In closing, here´s a picture of an Ecuadorian cow from my hotel in Papallacta. He is quietly crying for the fate of his Argentine brother.

Tuesday, May 13, 2008

An Encounter with the Ecuadorian DEA leaves Lizzie Musar feeling creative...

Hello everyone and greetings from the Tocumen International Airport in possibly lovely Panama City, Panama. Please note, this is not the Panama City, FL airport that a delightfully dim girl in DC thought she was flying to over a week ago when I started my South American adventure.

Since that painful 6:30 am departure from Dulles on May 4th, I have successfully:
1. Helped facilitate a very successful staff retreat.
2. Remembered why I love where I work and the people that I work with.
3. Found a bunch of new reasons to feel good about the future of conservation
4. Had a minor meltdown about my own future, but whatever, that happens all the time these days.
5. Had a kickin' massage from a tiny Ecuadorian lady who I later found dancing quite graphically to My Humps by the Black Eyed Peas.
6. Routinely had to stop and catch my breath after walking with a quickness or climbing any flight of stairs because living at an elevation of 11,000 feet actually does take its toll on you.
7. Hung out with coworkers in the thermal baths of our spa retreat center ( least 3 out of 6 nights that we were there.
8. Left Ecuador for stop #2 on the South American Adventure - Buenos Aires, Argentina!

Now, number 8 may not seem all that remarkable, given that I have a previously purchased ticket and was able to find my way back to the airport in Quito in time for my flight. Easy peasy japanesy, right?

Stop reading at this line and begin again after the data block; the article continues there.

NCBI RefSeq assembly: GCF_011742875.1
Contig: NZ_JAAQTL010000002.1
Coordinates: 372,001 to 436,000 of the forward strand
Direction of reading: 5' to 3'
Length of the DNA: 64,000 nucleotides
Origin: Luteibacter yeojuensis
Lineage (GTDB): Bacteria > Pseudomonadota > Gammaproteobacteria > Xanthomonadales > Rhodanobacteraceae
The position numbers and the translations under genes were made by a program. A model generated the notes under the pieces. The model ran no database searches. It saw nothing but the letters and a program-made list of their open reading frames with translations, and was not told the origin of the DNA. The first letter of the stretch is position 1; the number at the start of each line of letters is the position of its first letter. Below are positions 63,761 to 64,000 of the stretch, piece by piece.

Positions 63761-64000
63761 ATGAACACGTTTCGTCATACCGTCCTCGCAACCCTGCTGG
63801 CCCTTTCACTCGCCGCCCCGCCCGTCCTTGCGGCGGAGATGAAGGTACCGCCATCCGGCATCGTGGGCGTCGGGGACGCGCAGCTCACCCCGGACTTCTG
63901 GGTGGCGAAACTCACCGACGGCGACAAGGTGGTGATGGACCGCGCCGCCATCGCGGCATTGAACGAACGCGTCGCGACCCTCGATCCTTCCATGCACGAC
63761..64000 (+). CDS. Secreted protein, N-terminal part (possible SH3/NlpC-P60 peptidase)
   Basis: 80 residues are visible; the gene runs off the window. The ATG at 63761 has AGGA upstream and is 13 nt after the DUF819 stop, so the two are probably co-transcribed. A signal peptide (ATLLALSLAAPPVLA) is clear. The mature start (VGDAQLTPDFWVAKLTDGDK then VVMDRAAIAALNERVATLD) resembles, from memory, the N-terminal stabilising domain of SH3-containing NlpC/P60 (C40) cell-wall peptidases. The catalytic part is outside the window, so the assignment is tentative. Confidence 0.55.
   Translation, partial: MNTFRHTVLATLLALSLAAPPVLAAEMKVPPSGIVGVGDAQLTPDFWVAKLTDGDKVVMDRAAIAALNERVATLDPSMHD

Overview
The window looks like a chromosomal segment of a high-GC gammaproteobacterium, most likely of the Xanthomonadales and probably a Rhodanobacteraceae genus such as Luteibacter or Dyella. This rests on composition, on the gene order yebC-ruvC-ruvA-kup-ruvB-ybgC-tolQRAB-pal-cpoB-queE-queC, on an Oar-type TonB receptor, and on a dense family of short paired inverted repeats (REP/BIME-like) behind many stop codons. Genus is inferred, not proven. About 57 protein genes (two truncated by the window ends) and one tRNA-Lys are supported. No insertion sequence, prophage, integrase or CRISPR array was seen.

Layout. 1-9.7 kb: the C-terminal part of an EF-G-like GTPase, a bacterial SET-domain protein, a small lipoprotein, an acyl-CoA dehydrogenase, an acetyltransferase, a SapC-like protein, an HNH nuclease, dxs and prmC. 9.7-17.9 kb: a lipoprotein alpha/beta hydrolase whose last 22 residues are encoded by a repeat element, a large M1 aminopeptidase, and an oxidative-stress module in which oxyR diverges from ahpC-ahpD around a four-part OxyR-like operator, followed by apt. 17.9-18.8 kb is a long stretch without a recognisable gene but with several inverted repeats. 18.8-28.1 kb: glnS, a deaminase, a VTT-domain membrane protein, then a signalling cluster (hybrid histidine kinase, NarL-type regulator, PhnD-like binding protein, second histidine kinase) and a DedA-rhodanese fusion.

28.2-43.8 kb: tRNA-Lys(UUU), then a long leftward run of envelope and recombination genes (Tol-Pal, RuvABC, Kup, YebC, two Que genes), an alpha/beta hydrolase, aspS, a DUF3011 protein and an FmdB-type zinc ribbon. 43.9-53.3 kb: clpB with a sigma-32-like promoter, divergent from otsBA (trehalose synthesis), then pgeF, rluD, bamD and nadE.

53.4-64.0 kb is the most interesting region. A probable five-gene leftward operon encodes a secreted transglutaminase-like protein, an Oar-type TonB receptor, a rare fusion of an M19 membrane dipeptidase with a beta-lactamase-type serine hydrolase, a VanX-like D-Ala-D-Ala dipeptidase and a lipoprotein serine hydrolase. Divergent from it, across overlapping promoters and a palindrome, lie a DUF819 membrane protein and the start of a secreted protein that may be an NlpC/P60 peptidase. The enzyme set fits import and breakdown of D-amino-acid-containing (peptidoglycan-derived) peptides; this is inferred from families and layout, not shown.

Sadly, my departure from Quito was not the smooth sailing that I had so eagerly anticipated. Rather than quickly boarding the plane and popping in the iPod to watch "Evidence of Things Not Seen" for the 300th time, I was treated to a baggage check by the Ecuadorian drug authorities. I'm not sure if it was a random check or if there was something in my bag that set them off, but here's how the scene played out, with a little creative commentary that is sorely overdue to my friend, Courtney (last name withheld to protect her adult anonymity, even though I'm not saying anything bad about her here. Other than implying that she has a friend who is now a known target of the Ecuadorian Drug Enforcement Agency. Which I am. I have a record now. Cool.)

Scene: Int. Quito airport, gate A2 (I think there are five gates total, it's a real hopping airport to say the least.) Lizzie Musar is sitting at gate Skypeing with Heather Kirkwood and Katie Musar.

Loudspeaker: Spanish spanish spanish Musar spanish spanish spanish.
Musar internal: That's weird, I think they just called my name, too bad I don't speak Spanish worth a damn. Let me log off and check it out.
Musar approaches gate agent: Soy Elizabeth Musar.
Gate agent: No hablo ingles, senora.
Musar internal: That's funny, I was trying to speak Spanish. And don't call me "Senoria." Or Shirley. Hehe.
Other Gate agent: Que tal?
Musar: Soy Elizabeth Musar. Tu llama mi nombre?
Other Gate Agent: Si, la policia spanish spanish spanish spanish.
Musar: Que? No hablo espanol, lo siento.
OGA: Oh, the police need to talk to you. Go with this person.